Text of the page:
Jacqueline Times Four, Five...Wednesday, November 07, 2012
|Kodak T-Max 400 pushed to 1600 & developed in Kodak T-Max Developer|
My last blog from my vantage point of today, November 11 was on Tuesday November 6. It is this one. Many things have happened since I last posted it. I will in the next few days fill in those missing day. Perhaps it all began as I was taking pictures of Jacqueline on Tuesday in what many photographers would say my approach was insane an unnecessary.
|Kodak Tri-X Professional pushed to 1600 & processed in Kodak T-Max Developer|
In July 2011 when Rosemary, and our granddaughters Rebecca and Lauren were standing a late afternoon on the Grand Canyon’s North Rim I had a pile of cameras with me. I had a Pentax Mx with a beautifully corrected 20mm wide angle. I had three Nikons (two FM-2 and one FM. I had a bag with a heavy Mamiya RB Pro-SD and a smaller case with a Noblex swivel lens panoramic that handles a negative or transparency that is 7 inches long. Next to me was a young man with an expensive Canon DSLR. That’s all he had. I knew he was going to zoom in and out and shoot RAW. In the comfort of his home, days later he would opt for colour or b+w or with contrast or without. Or he could even stitch (the term used in digital photography to combine several pictures seamlessly) together and produce a panoramic that my rival or improve my Noblex’s. I looked at him with a certain amount of jealously and considered myself an idiot having to use so many cameras to “cover” the Grand Canyon.
|Kodak T-Max 3200 rated at 1600 ISO & developed in Kodak T-Max Developer|
I chose to photograph the beautifully elegant Jacqueline with five cameras. There was a bit of order in the chaos in that I loaded the four Nikons (two FM-2, one FM and one F-3) with different films all that I would rate at the same ISO emulsion speed to prevent problems with forgetting the exposure settings dictated by my Minolta meter. My films were Kodak Tri-X Professional, Kodak T-Max 400, Kodak T-Max 3200 and Fuji Superia (1600 ISO colour negative). Just in case this wasn’t enough I brought my Mamiya RB along with two film backs. In one I had Ilford FP-4 100 ISO and in the other Kodak Ektachrome 100G. Plus, of course, my latest Sword Excalibur Fuji FP-3000B Instant B+W film.
With the 35mm Nikons I used three lenses, a 50mm, a 35mm and a 24mm. For one shot in colour I used a fisheye. With the Mamiya I used the 50, the 140, and the 250mm lens.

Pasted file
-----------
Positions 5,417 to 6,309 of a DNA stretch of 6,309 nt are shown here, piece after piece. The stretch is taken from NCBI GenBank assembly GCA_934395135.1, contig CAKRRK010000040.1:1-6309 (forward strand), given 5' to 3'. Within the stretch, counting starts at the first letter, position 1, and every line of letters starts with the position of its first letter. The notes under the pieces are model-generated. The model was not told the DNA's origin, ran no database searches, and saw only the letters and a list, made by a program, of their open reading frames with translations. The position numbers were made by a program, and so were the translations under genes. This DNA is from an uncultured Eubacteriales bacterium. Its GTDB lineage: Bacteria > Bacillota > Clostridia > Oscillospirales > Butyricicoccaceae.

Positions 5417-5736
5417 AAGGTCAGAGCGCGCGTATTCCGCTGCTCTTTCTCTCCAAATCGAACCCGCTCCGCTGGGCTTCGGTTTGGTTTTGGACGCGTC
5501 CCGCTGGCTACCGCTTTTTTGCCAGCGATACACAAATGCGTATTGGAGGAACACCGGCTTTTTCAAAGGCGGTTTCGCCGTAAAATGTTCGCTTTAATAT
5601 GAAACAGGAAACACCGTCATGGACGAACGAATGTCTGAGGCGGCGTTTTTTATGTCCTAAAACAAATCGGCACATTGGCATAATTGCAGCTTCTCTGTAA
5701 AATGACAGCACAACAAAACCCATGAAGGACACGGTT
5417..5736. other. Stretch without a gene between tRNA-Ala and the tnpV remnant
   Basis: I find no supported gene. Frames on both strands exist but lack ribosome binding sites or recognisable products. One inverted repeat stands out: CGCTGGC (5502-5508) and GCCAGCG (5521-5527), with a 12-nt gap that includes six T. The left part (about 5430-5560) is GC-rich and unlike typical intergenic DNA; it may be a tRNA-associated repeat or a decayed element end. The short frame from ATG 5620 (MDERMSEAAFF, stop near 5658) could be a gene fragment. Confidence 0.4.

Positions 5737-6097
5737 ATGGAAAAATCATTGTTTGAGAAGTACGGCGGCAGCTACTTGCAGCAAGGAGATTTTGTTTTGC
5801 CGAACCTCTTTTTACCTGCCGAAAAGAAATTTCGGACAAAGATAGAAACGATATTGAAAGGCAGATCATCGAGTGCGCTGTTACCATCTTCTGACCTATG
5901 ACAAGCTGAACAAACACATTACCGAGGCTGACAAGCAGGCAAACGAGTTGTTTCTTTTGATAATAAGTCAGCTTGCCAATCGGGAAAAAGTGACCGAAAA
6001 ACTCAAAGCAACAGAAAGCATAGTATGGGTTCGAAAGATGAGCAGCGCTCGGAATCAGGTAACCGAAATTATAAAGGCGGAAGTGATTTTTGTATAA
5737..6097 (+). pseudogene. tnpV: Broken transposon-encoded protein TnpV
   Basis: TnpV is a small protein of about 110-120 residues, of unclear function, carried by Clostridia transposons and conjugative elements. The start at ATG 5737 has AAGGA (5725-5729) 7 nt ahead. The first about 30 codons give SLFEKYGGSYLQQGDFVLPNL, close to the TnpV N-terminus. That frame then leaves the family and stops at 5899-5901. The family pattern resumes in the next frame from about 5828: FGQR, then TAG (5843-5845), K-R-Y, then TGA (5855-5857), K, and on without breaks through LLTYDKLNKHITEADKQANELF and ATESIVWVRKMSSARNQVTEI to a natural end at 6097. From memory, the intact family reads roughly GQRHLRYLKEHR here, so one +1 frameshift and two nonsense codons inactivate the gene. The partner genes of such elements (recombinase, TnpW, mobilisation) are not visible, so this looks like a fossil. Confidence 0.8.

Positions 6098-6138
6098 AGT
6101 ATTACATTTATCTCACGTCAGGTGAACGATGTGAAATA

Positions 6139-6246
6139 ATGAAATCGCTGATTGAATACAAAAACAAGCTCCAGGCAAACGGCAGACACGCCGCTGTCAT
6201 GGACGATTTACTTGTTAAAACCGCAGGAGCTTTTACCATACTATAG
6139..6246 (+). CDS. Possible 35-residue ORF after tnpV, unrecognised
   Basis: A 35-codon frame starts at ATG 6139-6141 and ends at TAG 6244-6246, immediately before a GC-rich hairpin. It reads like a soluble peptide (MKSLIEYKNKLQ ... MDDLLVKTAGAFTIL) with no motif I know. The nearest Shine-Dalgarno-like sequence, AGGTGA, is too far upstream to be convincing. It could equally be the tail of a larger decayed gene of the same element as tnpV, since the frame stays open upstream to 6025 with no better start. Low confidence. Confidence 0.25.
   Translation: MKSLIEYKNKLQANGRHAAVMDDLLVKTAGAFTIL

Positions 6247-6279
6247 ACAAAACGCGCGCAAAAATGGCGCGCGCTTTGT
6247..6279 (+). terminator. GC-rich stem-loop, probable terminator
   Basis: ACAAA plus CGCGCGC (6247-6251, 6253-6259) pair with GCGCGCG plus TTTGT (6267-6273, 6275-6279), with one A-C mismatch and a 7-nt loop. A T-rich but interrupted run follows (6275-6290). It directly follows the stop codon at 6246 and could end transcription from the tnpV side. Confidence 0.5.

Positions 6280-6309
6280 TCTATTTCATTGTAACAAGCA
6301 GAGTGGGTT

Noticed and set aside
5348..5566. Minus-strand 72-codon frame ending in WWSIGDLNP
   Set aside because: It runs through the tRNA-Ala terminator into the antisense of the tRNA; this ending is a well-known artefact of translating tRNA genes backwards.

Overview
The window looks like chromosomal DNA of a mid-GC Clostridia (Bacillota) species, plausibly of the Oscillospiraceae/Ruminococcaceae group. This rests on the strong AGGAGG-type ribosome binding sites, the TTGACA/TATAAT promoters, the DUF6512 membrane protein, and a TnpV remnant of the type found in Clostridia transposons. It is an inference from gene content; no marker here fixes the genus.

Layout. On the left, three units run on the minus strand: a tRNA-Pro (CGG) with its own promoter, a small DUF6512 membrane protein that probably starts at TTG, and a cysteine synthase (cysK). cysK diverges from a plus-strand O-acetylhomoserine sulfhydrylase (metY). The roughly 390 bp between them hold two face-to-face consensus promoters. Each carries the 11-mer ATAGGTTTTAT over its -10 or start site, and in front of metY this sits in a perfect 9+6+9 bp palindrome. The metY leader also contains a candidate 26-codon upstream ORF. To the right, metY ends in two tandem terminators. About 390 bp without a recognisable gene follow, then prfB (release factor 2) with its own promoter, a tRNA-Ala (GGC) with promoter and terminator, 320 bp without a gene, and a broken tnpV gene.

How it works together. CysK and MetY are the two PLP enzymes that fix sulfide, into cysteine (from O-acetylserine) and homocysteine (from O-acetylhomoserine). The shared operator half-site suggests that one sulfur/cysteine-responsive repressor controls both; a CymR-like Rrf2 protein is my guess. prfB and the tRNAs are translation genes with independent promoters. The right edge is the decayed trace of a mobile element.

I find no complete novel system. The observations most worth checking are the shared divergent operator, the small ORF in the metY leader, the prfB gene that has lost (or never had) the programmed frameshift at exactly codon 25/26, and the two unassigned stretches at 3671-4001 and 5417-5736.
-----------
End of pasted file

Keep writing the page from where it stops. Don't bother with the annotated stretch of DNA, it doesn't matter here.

It was hell as I would tell Jacqueline not to move as I would unbayonet the 35mm lens from one camera, put the camera to one side and get the next one to almost take the exact same shot.
I like the fact that the pictures are not identical and that my movement in one direction or another was sufficient to provide me with surprises.
|Fuji Superia 1600 colour negative film|
In all of the above there was one nice factor that kept the b+w film on the same page. I purchased a Kodak develop I had never ever used. It produces finer grain in pushed films (consider that I pushed the Tri-X and the T-Max two stops from 400 ISO to 1600 while pulling the 3200 T-Max one stop to 1600) than my work horse Kodak HC-110. My philosophy on HC-110 was that if it was good enough for Ansel Adams it should be good enough for me.
|Fuji Superia and interpreted in Corel Paint Shop Pro X2 Time Machine - Early Colour|
The results showed me that the next time around I will not use the T-Max 3200 when I can get the same speed at 1600 with less grain with either Tri-X or T-Max 400. For skin I must state unequivocally that if you want to show off smooth skin (in this case Jacqueline’s) the T-Max 400 is the ticket.
I long to have a philosophical argument on the merits of shooting with intention before (my method), with the DSLR photographer shooting RAW now and deciding on intention for later. I will argue up and down that there has to be merit in looking at four or more different variations shot with different cameras to the idea of making the variation from the same exposure with one camera.